There’s plenty of utility to go with the sport qualities. It is strictly a four-passenger vehicle with bucket seats in front and back. The back seats only partially fold, limiting the cargo carrying capability of 22 cubic feet with the seats up and 52 cubic feet folded. Loading is through a big sideways opening third door. Unfortunately, it is hinged at the right side, which means that the person doing the loading has to stand in the street.

Embarking passengers, especially into the back seats, presents a challenge. The step-in height is more than knee high and, as in any two-door, you have to clamber past the front seatback. Children and tall gymnasts won’t have much of a problem but it’s nearly impossible for older adults to crawl back there. The lesson here is if you’re going to regularly accommodate passengers, wait for the four-door Bronco.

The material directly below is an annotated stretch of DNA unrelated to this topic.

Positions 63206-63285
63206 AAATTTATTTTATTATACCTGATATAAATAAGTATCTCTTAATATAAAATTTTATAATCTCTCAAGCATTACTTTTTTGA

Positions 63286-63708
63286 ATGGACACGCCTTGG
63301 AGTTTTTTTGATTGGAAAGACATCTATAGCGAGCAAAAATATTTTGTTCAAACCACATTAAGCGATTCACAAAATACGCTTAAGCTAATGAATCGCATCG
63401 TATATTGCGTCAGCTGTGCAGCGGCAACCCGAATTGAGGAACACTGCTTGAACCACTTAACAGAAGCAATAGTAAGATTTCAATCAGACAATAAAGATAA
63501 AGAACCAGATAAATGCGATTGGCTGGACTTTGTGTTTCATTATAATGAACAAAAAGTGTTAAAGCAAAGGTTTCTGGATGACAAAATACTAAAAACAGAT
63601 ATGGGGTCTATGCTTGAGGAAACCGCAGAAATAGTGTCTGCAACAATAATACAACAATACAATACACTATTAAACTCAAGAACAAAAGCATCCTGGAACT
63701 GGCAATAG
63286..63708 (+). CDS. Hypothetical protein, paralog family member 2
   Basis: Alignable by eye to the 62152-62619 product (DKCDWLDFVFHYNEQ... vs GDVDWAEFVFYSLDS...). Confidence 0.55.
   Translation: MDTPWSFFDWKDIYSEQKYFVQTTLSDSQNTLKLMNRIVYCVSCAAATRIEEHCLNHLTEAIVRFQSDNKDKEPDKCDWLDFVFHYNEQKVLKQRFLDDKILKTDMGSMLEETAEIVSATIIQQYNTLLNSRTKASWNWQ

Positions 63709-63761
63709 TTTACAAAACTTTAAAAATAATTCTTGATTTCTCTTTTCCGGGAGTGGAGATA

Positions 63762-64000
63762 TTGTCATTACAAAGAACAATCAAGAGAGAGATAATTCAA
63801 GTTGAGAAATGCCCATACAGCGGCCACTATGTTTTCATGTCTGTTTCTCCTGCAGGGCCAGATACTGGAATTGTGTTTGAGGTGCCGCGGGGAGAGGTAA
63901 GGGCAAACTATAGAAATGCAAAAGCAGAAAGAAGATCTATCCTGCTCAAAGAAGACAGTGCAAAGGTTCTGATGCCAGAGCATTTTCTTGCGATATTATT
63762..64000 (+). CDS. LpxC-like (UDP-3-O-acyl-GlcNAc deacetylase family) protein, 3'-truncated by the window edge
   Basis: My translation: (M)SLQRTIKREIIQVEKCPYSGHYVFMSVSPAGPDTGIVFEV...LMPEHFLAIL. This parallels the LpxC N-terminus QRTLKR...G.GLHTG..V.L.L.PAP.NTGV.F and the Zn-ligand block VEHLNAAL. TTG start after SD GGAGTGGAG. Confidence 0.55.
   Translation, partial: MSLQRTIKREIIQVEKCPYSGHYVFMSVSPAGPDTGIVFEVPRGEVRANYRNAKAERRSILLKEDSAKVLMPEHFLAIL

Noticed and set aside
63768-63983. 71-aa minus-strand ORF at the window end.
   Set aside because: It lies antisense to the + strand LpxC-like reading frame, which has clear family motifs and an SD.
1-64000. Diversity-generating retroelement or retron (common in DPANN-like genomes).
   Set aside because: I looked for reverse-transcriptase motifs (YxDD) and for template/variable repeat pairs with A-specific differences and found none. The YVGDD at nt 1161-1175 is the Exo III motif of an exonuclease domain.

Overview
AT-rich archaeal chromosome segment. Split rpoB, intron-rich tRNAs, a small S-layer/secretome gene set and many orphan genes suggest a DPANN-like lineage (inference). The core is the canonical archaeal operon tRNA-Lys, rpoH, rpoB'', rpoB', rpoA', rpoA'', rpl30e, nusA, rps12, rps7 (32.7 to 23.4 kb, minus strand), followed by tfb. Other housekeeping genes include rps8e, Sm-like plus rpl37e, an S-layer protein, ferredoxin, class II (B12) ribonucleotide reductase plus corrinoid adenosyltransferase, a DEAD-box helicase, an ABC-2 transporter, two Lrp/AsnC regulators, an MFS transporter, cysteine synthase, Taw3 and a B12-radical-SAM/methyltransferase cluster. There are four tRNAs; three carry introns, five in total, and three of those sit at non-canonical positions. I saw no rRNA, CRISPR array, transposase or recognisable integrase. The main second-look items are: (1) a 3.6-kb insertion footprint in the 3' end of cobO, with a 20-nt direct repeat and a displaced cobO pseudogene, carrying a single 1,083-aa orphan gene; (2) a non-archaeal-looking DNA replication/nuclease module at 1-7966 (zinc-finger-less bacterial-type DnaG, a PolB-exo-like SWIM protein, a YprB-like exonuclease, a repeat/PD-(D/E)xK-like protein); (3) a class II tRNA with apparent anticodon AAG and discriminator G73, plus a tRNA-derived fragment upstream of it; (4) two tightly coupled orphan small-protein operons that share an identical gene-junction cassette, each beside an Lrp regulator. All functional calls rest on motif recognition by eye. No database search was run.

The Ford Bronco® brand just opened its all-new Bronco build-and-price configurator, enabling customers for the first time the opportunity to visualize the color and material choices that reinforce the rugged nature of the Built Wild™ brand.

The Ford Bronco dates back to 1966 and the version most similar to the 2021/22 model was the last of the first-generation Broncos in 1977. It was about the same size and had a V8 engine but with just 135 hp.

Specifications

  • Model: 2021/22 Ford Bronco 2-Door Advanced 4X4 Black Diamond sport utility vehicle.
  • Engine: 2.3-liter four-cylinder, turbocharged; 300 hp, 325 lb-ft torque.
  • Transmission: Seven-speed manual with low off-road crawl gear and four-wheel drive.
  • Overall length: 14 feet 6 inches.
  • Height: 6 feet 1 inch.
  • EPA/SAE passenger/cargo volume: 97/22 cubic feet. (52)
  • Weight: 4,630 pounds.
  • Towing capability: 3,500 pounds.
  • Payload: 1,170 pounds.